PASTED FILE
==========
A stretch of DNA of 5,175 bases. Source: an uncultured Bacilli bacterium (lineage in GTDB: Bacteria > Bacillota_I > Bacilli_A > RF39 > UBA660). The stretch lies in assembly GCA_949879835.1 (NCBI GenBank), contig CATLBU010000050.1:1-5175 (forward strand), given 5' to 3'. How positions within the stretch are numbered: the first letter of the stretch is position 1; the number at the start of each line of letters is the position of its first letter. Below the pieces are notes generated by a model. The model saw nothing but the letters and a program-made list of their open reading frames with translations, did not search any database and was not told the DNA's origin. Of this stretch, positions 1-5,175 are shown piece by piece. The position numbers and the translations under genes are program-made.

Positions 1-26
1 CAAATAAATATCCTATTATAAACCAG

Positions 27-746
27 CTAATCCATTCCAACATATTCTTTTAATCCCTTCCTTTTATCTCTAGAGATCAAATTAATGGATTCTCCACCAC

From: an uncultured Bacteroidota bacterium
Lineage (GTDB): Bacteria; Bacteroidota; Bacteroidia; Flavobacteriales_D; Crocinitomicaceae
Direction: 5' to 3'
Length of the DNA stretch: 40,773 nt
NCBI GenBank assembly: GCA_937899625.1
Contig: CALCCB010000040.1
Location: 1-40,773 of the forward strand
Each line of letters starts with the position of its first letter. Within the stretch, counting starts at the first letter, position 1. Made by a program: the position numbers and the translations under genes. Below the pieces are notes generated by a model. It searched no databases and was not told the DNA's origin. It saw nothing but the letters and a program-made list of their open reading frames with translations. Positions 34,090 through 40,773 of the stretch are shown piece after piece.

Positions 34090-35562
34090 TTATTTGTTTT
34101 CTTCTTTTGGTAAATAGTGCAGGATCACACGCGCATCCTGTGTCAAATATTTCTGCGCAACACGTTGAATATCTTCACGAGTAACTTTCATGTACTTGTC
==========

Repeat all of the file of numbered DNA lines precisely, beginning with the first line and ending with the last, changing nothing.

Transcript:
A stretch of DNA of 5,175 bases. Source: an uncultured Bacilli bacterium (lineage in GTDB: Bacteria > Bacillota_I > Bacilli_A > RF39 > UBA660). The stretch lies in assembly GCA_949879835.1 (NCBI GenBank), contig CATLBU010000050.1:1-5175 (forward strand), given 5' to 3'. How positions within the stretch are numbered: the first letter of the stretch is position 1; the number at the start of each line of letters is the position of its first letter. Below the pieces are notes generated by a model. The model saw nothing but the letters and a program-made list of their open reading frames with translations, did not search any database and was not told the DNA's origin. Of this stretch, positions 1-5,175 are shown piece by piece. The position numbers and the translations under genes are program-made.

Positions 1-26
1 CAAATAAATATCCTATTATAAACCAG

Positions 27-746
27 CTAATCCATTCCAACATATTCTTTTAATCCCTTCCTTTTATCTCTAGAGATCAAATTAATGGATTCTCCACCAC

From: an uncultured Bacteroidota bacterium
Lineage (GTDB): Bacteria; Bacteroidota; Bacteroidia; Flavobacteriales_D; Crocinitomicaceae
Direction: 5' to 3'
Length of the DNA stretch: 40,773 nt
NCBI GenBank assembly: GCA_937899625.1
Contig: CALCCB010000040.1
Location: 1-40,773 of the forward strand
Each line of letters starts with the position of its first letter. Within the stretch, counting starts at the first letter, position 1. Made by a program: the position numbers and the translations under genes. Below the pieces are notes generated by a model. It searched no databases and was not told the DNA's origin. It saw nothing but the letters and a program-made list of their open reading frames with translations. Positions 34,090 through 40,773 of the stretch are shown piece after piece.

Positions 34090-35562
34090 TTATTTGTTTT
34101 CTTCTTTTGGTAAATAGTGCAGGATCACACGCGCATCCTGTGTCAAATATTTCTGCGCAACACGTTGAATATCTTCACGAGTAACTTTCATGTACTTGTC